A cold evening drives NEM-wide demand high, and IRPM low, on Tuesday 20th June 2023

A quick article this evening with this snapshot from NEMwatch at the 18:00 dispatch interval:


With respect to the annotations:

1)  Levels of ‘Market Demand’ are elevated in TAS, NSW and QLD (i.e. out of the ‘green zone’) – which also means NEM-wide ‘Market Demand’ is elevated:

(a)  up at 32,238MW in the snapshot;

(b)  have not trended to check, but this level is not experienced all that often these days.

2)  Available Generation is ‘only’ 36,024MW:

(a)  Which means spare capacity of 3,786MW;

(b)  Which represents an IRPM of 11.74%

i.  Rounded to 12% in the snapshot above;

ii.  But shown in the string of recent SMS alarms here.


iii.  Some readers might recall we’ve been tracking the Instantaneous Reserve Plant Margin more systematically in GenInsights Quarterly Updates, and posted in November 2022 this ‘Long-range trend of IRPM’ from GenInsights Quarterly Update for Q3 2022.

3)  The Available Generation is low:

(a) In part because VRE yield is low:

i.  use the solar yield has set for the day;

ii. and wind generation is relatively low (around 800MW at the time of the snapshot).

(b)  But no doubt also due to other factors I have not had time to look into yet.

4) This is driving spot prices at $1,000/MWh in all mainland regions

5)  Makes me wonder what’s happening with Aggregate Scheduled Target (AggSchedTarget):

(a)  That’s not something visible until ‘next day public’

(b)  But clearly, with VRE low, AggSchedTarget will be high

(c)  Only on 31st May we posted Digging further into ‘Aggregate Scheduled Target’, to understand what Dispatchable Capacity is actually required

(d)  … and this will be something we’ll update in GenInsights Quarterly Updates for Q2 2023.



PS1 … coincident with Australian Energy Week!

Quite apt that this real-time example of the energy transition challenges should emerge in the midst of the Australian Energy Week conference currently running in Melbourne.

Early Tuesday morning I’d seen Angela Macdonald-Smith in the AFR had quoted Daniel Westerman ‘The energy transition is far to slow, AEMO warns’ in this talk at Australian Energy Week – so I’d shared some thoughts on LinkedIn here:

This had referenced an earlier article on WattClarity where we’d written about how ‘We’re not building enough replacement dispatchable capacity’ (Daniel had called this ‘firming’).   Quite appropriate (or ironic) that on the same day (that evening) we’d experienced a real time illustration of why that firming would continue to be required into the future.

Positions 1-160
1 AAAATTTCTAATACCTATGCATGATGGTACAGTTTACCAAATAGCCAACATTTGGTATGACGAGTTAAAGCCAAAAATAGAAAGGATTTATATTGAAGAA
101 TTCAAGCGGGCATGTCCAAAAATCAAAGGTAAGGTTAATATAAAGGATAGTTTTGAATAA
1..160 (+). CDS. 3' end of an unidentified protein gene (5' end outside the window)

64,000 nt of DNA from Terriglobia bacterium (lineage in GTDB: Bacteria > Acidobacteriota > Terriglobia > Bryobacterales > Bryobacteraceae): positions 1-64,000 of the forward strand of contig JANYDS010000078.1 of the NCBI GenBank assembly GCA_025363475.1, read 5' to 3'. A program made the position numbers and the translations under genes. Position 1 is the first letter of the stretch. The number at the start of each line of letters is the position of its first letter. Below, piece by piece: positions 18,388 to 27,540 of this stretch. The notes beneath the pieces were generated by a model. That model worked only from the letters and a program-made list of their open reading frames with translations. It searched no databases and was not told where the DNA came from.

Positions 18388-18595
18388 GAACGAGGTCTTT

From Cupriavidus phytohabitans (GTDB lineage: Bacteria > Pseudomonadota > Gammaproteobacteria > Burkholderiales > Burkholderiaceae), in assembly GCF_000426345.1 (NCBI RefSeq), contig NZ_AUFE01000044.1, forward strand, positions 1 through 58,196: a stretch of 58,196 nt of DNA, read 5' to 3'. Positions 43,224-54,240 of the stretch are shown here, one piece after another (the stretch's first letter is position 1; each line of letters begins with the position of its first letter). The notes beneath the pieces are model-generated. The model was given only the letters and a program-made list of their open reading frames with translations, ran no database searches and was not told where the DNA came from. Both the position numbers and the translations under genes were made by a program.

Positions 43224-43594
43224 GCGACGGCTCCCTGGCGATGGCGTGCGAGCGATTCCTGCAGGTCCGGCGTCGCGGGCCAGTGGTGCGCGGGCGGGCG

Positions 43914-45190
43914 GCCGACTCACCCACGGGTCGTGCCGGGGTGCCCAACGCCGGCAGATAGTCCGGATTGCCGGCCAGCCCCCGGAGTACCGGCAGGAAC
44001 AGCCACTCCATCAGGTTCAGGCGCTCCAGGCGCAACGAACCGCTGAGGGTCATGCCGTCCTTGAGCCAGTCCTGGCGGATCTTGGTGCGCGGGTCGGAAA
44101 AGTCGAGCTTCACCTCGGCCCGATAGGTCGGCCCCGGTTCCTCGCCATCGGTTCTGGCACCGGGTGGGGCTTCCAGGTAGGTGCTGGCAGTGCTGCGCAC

Years ago now (when compiling the very widely read GRC2018) we’d written about an ’emerging schism’ between two types of services, which we termed:

Service 1 … being Anytime/Anywhere Energy‘ 

Service 2 … being a collection of ‘Keeping the Lights on Services’ (including, but not limited to, this firming capacity).

On Tuesday evening (with VRE production quite low in aggregate) we saw an illustration about the need for this firming capacity … merely hours after the AEMO CEO spoke about how we’re well behind the required build out rate for replacement firming capacity to enable coal to close.


PS2 … possible delay to Eraring Closure?

Is it any wonder that TransGrid CEO, Brett Redman spoke later at the same conference about the possible need to delay the closure of Eraring Power Station – as reported in the AFR as ‘Delay Eraring closure as insurance, says TransGrid’s Redman’?

About the Author

Paul McArdle
One of three founders of Global-Roam back in 2000, Paul has been CEO of the company since that time. As an author on WattClarity, Paul's focus has been to help make the electricity market more understandable.

1 Comment on "A cold evening drives NEM-wide demand high, and IRPM low, on Tuesday 20th June 2023"

  1. The concern here is the time of the IRPM ie after the sun has set. So when the chemical batteries are discharged in a few hours and there is low overnight wind then what? The 2 GW Snowy 2.0, 2 GW Borumba Pumped Hydro and 5 GW Pioneer-Burdekin Pumped Hydro will be post 2030. The NEM is desperately short of LONG duration energy storage that can operate for days (or weeks) if need be. The IPCC have said that climate change could cause global stilling in the decades to come. Australia’s east coast is one area that could be impacted by reduced wind speeds. A 10 percent drop in wind speeds could drop wind generation by 30 percent. Will be interesting to see how the proponents of these massive pumped hydros intend to return the water to the top reservoir if the IPCC are right and global stilling does eventuate. The NEM has to be resilient to climate change which requires a mix of generation. Geothermal according to IRENA is 0.5% of global renewables but could it be more. Japan and Korea sit on the Pacific Rim of Fire and Queensland has potential that has so far resulted in failed geothermal projects in western Queensland.

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